“I heard a voice say to me ‘You have not fulfilled your purpose here.’
“And I said, ‘What was my purpose?’… I didn’t have a clue. I truly didn’t have a clue — how to live, what life was about, what it was to be a man, what my goals or purpose could have been. So I said ‘What was my purpose?’
“And this voice says to me, ‘The same as every man. You were put on the Earth to take care of the Earth…’ We, as men, are here to take care of the Earth. That’s one of our responsibilities, as men. It was very personal. He said, ‘You’re not to strip mine the Earth. You’re not to pollute the Earth. You’re not to destroy your home.’ And I was being indicted because I was responsible. I was a litterer. I was one that didn’t care about nature or the environment at all. And this was a beautiful home that God had created for me to live and enjoy.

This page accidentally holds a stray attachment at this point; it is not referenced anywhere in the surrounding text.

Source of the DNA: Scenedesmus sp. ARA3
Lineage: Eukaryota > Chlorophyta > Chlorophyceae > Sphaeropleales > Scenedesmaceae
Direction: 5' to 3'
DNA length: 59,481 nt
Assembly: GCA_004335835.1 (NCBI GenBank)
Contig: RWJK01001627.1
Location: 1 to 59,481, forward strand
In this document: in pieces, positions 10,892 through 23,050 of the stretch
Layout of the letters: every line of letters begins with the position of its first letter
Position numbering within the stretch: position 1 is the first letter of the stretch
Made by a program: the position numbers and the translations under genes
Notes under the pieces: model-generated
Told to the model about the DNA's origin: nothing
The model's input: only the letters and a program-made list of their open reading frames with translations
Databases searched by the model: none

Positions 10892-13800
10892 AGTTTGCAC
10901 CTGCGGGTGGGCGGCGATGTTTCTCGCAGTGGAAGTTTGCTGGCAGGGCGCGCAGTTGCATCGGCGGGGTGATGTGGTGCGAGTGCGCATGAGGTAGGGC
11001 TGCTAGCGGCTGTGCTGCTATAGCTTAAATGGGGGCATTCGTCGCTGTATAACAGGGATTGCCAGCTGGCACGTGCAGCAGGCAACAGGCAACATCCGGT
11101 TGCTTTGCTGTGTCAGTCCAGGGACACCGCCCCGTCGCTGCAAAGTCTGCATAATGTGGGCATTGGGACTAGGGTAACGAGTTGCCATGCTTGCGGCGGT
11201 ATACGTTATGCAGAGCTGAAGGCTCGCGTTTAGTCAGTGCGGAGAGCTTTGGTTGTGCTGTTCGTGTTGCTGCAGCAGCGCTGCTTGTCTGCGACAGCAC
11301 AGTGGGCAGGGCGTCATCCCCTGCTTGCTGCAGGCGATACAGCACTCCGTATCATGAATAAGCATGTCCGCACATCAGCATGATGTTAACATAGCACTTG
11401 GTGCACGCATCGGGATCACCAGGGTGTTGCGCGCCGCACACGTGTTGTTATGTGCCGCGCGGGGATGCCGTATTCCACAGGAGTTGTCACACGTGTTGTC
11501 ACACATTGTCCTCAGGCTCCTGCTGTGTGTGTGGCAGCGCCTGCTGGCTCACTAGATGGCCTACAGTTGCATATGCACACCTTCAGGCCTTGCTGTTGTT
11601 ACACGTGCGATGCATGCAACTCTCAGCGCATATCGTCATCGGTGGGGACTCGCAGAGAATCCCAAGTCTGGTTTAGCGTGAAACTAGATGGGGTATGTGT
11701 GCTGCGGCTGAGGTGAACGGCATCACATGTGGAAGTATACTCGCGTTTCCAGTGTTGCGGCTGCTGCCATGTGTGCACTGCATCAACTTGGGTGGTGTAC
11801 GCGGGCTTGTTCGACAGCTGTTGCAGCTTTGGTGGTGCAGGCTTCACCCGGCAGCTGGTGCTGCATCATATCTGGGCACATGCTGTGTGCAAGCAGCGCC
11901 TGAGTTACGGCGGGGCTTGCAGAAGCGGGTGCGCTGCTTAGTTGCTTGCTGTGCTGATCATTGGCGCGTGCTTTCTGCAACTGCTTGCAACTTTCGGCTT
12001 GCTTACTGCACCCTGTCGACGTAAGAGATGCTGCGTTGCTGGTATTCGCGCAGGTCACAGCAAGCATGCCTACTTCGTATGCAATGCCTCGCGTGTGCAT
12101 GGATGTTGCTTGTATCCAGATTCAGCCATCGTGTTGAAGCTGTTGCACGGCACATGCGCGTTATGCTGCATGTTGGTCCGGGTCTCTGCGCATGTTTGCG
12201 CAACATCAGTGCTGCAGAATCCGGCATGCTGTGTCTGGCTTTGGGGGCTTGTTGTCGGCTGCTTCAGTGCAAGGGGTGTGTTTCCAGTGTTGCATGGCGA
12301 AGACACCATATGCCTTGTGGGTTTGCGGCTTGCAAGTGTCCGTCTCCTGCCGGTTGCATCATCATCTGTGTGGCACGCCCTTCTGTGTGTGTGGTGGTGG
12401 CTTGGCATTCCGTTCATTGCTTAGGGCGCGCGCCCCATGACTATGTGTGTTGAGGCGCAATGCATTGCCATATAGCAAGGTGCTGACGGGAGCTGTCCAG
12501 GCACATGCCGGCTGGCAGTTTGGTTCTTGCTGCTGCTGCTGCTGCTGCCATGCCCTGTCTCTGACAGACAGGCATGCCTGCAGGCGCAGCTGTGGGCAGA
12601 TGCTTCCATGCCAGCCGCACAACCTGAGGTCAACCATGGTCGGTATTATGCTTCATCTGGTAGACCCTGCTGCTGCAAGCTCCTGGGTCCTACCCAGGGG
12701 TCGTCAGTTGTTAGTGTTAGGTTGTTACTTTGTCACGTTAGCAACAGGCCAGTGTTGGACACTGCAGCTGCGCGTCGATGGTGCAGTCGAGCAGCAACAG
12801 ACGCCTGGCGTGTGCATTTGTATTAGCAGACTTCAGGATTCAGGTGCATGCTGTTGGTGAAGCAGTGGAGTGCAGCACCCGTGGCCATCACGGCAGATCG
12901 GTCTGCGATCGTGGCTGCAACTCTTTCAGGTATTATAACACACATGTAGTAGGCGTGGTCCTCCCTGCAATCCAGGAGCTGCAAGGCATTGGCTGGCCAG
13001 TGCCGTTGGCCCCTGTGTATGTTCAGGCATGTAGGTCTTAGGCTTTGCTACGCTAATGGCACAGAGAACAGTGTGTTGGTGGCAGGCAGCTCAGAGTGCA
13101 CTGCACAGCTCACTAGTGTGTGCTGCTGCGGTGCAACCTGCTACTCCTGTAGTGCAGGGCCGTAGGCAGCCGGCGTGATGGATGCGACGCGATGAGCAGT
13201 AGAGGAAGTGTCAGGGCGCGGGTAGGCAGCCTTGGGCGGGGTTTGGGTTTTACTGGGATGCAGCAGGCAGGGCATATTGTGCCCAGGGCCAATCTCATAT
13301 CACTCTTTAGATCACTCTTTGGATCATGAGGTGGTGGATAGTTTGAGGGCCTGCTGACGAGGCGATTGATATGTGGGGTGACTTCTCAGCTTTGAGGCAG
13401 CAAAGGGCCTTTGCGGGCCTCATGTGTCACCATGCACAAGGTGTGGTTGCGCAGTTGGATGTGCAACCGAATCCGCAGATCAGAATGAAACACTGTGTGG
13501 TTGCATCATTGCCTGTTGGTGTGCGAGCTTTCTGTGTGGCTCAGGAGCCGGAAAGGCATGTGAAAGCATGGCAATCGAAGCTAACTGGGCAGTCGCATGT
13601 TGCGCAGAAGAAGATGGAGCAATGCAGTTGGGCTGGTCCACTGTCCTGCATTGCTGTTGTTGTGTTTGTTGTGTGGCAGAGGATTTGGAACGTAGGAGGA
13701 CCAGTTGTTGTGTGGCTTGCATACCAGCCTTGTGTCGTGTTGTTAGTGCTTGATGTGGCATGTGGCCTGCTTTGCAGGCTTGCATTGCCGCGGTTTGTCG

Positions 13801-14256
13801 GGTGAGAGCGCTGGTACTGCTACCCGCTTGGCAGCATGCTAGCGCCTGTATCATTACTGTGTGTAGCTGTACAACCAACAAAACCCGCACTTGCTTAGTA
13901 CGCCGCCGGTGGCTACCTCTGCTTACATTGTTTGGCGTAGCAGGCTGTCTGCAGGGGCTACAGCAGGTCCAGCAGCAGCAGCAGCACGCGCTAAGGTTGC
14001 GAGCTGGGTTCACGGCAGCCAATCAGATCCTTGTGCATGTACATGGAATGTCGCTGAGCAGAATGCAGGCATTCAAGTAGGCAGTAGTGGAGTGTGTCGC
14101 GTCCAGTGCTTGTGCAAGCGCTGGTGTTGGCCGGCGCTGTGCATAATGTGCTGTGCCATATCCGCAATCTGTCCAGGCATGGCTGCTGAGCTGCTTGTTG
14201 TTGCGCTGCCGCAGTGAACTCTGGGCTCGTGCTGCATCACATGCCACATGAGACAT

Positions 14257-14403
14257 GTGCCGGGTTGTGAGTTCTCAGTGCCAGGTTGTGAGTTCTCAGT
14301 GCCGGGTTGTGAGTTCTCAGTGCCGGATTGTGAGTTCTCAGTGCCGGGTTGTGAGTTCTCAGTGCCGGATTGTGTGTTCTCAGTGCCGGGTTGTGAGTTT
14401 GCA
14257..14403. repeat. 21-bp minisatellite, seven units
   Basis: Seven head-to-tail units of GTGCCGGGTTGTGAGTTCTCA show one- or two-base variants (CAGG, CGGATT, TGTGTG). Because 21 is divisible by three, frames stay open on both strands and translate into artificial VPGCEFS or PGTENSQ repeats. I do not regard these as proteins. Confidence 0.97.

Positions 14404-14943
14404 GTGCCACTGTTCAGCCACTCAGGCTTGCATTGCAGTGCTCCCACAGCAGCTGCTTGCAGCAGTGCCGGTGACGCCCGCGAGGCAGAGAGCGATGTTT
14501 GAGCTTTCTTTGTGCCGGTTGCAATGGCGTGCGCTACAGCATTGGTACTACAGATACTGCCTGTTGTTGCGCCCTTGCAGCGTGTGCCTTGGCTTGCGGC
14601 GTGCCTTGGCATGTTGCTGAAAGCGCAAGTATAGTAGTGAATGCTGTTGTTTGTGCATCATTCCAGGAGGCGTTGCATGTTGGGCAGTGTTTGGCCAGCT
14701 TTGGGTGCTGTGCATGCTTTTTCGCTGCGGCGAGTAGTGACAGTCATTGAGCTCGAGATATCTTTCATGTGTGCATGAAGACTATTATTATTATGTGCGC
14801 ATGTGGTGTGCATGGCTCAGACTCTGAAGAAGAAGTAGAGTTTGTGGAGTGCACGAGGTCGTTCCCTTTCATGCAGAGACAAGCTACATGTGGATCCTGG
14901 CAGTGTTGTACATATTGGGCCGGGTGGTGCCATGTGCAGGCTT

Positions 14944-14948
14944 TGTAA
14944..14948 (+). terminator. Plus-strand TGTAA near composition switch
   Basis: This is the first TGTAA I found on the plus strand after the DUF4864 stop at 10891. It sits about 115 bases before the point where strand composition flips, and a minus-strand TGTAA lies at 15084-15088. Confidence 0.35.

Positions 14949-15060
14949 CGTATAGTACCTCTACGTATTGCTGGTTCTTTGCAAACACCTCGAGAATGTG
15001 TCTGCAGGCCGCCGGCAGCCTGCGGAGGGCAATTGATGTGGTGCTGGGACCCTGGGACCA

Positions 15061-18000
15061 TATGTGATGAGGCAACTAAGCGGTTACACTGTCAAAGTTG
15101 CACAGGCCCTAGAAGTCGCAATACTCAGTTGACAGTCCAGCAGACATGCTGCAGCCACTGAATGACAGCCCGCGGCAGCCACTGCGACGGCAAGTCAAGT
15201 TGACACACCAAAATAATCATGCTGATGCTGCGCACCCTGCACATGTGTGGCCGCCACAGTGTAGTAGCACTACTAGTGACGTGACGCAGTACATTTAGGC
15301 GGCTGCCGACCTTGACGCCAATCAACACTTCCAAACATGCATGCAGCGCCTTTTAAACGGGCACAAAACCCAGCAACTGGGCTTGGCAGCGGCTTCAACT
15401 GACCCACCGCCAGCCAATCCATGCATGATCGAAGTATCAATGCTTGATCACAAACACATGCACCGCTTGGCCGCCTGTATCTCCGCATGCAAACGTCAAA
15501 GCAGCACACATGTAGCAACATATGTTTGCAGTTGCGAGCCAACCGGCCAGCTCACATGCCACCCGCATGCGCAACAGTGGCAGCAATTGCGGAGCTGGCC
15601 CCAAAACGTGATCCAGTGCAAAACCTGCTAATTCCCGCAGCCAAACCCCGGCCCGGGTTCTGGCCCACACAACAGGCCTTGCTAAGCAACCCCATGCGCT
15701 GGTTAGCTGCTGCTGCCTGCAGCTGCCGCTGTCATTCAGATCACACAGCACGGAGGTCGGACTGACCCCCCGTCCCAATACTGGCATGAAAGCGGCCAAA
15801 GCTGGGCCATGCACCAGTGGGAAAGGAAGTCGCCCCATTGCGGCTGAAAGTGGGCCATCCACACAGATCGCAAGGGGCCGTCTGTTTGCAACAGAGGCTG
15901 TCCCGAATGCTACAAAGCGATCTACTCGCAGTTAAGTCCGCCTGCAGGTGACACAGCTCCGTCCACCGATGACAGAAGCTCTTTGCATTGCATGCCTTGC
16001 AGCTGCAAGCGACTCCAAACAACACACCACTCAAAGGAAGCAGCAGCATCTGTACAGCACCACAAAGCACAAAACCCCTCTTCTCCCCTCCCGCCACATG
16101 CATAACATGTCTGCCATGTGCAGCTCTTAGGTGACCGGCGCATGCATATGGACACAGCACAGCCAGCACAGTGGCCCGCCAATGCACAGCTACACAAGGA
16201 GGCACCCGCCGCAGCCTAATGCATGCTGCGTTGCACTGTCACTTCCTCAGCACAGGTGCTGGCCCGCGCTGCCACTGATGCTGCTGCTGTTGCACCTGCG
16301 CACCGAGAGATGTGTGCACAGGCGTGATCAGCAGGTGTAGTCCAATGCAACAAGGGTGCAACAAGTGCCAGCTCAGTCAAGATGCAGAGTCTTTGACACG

“And He said, ‘Secondly, you’re here for the animals. They look up to you. You’re the one with the spirit. You’re the one with reason, with intelligence, with the strength to change things, the ability to protect them and take care of them and do for them. They don’t have that ability. And yet you destroy species after species.’ And I knew that I was responsible, partly responsible. I had hunted for sport. I had no concern for animals. I never showed any compassion — I didn’t have any compassion for animals or men.
“And He said, ‘Thirdly and most importantly, you’re here for each other. And you — this imperative, YOU — I sent to be part of the answer. You’ve just been part of the problem…’ And He began to try to teach me…”